Las Vegas wins the crown of the hottest housing market in 2018 based on price growth. Vegas has benefited from the spillover effect of high cost homes from the San Diego and Los Angeles area, as residents flee for more affordable housing and lower taxes.
“People are coming to Las Vegas. We have been seeing major job creation and diversification in industries,” said Chris Bishop, president of the Greater Las Vegas Association of Realtors. “All those things together led to a perfect storm to make it one of the hottest markets.”
What’s interesting is that Las Vegas has now surpassed Seattle as the city with the fastest home price growth according to the S&P CoreLogic Case-Shiller 20-City Composite index.
Vegas posted a 13.5% year-over-year increase in September 2018. It, along with Phoenix and Tampa, had the biggest gains and largest losses 10 years ago, according to S&P.
“Vegas has been a boom and bust market,” said David M. Blitzer, managing director and chairman of the Index Committee at S&P Dow Jones. “It was consistently one of the four fastest rising prices cities around and when the crunch came it was one of the cities that went down the most. It seems to be repeating its big swing practice now.”
Hottest Market Goes From Boom To Bust: Las Vegas
There’s just one problem. When you appreciate so quickly, there’s generally a bust that ensues. Las Vegas is the KING of boom bust real estate cities, partly because there is an never ending amount of land for expansion.
Unlike San Francisco, where there are intense zoning laws and only 7 miles by 7 miles of land, Las Vegas can keep on building as far as the eye can see.
Take a look at this price chart from Corelogic and Yahoo. You have to be CRAZY to buy the blue line (Las Vegas) real estate unless you love to throw up on roller coasters!
Sure, Las Vegas real estate prices still have about 20% – 30% to go to reach its previous peak after PLUNGING 62% to its bottom in 2012. Yes, the median home price in Vegas wis arounds $294,600, compared with $628,900 in Los Angeles, $830,000 in Orange County-Anaheim and $650,000 in San Diego. But prices are cheap for a reason.
As a real estate investor, you need to buy low and sell high. You’ve also got to forecast the future. Buying Vegas property now is too late in the cycle.
It’s much better to buy property in areas that are LESS volatile with higher cap rates and lower valuations. Las Vegas inventory is up 30% and will likely to continue rising.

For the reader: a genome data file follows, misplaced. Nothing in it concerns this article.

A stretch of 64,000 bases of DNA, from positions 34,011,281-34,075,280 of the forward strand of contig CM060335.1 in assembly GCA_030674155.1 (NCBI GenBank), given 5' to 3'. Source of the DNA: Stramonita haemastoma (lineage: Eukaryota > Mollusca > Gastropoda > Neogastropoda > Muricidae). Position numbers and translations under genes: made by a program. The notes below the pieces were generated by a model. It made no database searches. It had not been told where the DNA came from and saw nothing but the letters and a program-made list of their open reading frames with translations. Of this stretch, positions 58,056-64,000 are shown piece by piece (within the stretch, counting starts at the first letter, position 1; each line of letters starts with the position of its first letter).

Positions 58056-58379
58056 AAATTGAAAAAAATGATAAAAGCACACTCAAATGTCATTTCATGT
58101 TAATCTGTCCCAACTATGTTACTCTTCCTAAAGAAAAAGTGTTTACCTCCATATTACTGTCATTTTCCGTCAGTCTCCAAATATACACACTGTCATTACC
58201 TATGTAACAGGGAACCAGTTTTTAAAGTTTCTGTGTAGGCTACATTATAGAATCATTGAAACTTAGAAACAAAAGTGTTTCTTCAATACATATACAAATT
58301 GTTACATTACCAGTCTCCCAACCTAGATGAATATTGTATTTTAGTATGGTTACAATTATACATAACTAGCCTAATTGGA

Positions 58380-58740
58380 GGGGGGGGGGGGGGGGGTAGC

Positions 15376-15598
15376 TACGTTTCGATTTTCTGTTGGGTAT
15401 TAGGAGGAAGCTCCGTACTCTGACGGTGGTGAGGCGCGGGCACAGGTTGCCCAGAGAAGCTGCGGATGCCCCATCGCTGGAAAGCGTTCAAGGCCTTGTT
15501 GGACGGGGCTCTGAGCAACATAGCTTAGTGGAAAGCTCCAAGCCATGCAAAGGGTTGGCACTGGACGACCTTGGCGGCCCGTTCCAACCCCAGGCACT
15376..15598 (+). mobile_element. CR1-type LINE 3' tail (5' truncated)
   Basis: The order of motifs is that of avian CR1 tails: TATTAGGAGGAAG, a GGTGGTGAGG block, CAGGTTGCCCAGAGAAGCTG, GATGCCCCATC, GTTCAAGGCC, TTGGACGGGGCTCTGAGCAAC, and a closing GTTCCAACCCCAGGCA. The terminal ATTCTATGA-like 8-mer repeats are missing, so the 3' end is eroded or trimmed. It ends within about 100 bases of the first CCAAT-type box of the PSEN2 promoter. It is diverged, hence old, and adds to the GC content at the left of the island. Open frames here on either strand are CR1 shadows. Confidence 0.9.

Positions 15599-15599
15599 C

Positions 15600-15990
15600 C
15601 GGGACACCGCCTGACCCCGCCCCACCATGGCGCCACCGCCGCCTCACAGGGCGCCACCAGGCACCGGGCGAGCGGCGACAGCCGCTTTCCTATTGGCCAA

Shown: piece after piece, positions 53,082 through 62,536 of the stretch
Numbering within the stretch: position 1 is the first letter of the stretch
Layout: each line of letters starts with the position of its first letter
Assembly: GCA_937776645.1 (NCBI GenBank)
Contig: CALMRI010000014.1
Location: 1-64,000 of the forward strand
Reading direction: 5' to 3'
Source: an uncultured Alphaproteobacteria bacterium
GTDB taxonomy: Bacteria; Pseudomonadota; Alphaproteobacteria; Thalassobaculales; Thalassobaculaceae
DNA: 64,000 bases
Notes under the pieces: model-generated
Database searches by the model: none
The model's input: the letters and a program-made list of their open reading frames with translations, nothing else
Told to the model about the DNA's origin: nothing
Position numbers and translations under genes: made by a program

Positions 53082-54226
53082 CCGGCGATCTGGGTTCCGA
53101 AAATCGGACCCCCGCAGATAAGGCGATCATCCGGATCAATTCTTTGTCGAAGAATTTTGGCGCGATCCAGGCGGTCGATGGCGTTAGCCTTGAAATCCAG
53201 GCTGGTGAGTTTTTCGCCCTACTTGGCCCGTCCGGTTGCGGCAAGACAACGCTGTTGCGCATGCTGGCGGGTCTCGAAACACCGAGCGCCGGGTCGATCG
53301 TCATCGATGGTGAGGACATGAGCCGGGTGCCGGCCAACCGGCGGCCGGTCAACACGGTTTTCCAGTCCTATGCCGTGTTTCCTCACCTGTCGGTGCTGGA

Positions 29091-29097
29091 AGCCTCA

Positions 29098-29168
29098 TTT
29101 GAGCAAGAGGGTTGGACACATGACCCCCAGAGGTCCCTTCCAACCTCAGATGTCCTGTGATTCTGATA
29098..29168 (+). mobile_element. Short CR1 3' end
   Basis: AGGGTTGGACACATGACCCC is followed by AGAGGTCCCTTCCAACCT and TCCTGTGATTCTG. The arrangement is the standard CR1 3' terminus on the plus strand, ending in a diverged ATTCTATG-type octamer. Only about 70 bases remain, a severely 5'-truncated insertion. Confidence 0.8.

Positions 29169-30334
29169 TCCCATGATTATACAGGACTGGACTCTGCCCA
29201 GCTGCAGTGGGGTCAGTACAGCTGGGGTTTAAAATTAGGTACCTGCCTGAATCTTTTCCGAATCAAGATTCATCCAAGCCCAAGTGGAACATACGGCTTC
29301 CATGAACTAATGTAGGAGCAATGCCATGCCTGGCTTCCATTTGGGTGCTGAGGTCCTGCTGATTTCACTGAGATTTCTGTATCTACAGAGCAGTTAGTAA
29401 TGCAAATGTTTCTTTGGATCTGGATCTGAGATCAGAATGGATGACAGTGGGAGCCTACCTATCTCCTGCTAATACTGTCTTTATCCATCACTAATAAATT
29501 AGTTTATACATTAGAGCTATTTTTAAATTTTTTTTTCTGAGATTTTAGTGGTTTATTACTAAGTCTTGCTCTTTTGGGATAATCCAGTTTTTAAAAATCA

Instead, focus on investing in the heartland of America. There is a structural shift towards lower cost areas of the country due to affordability for both the companies and the employees. This trend will continue with the help of technology and remote work.
Las Vegas is too risky. Instead, look at places like Austin, Memphis, San Antonio and Houston instead. Prices are even cheaper than Las Vegas, and you can get cap rates closer to 10% versus sub 5%.
The best way to invest in real estate is via real estate crowdfunding and earn slow and steadier returns. Real estate investing is a long game.
Invest On The Best Platform
With real estate crowdfunding, you don’t need to risk $100,000 or more to invest in commercial real estate. Instead, you can invest as little as $1,000 and be better diversified. My favorite real estate crowdfunding platform today is:
Fundrise, founded in 2012 and available for non-accredited investors. I’ve worked with Fundrise since the beginning, and they’ve consistently impressed me with their innovation. They are pioneers of the eREIT product. Most recently, they were the first ones to launch an Opportunity Fund in the real estate crowdfunding space to take advantage of new tax laws.
Investors should carefully consider their own investment objectives when assessing the gamut of real estate opportunities that are available. Personally, I’ve invested $810,000 in real estate crowdfunding to diversify my investments and earn income passively.
About the Author: Sam started Financial Samurai in 2009 as a way to make sense of the financial crisis. He proceeded to spend the next 13 years after attending The College of William & Mary and UC Berkeley for b-school working in investment banking. In 2012, Sam was able to retire at the age of 34 largely due to his investments that now generate roughly $300,000 a year in passive income, partly thanks to his investments in real estate crowdfunding. He spends time playing tennis, hanging out with family, consulting for leading fintech companies and writing online to help others achieve financial freedom.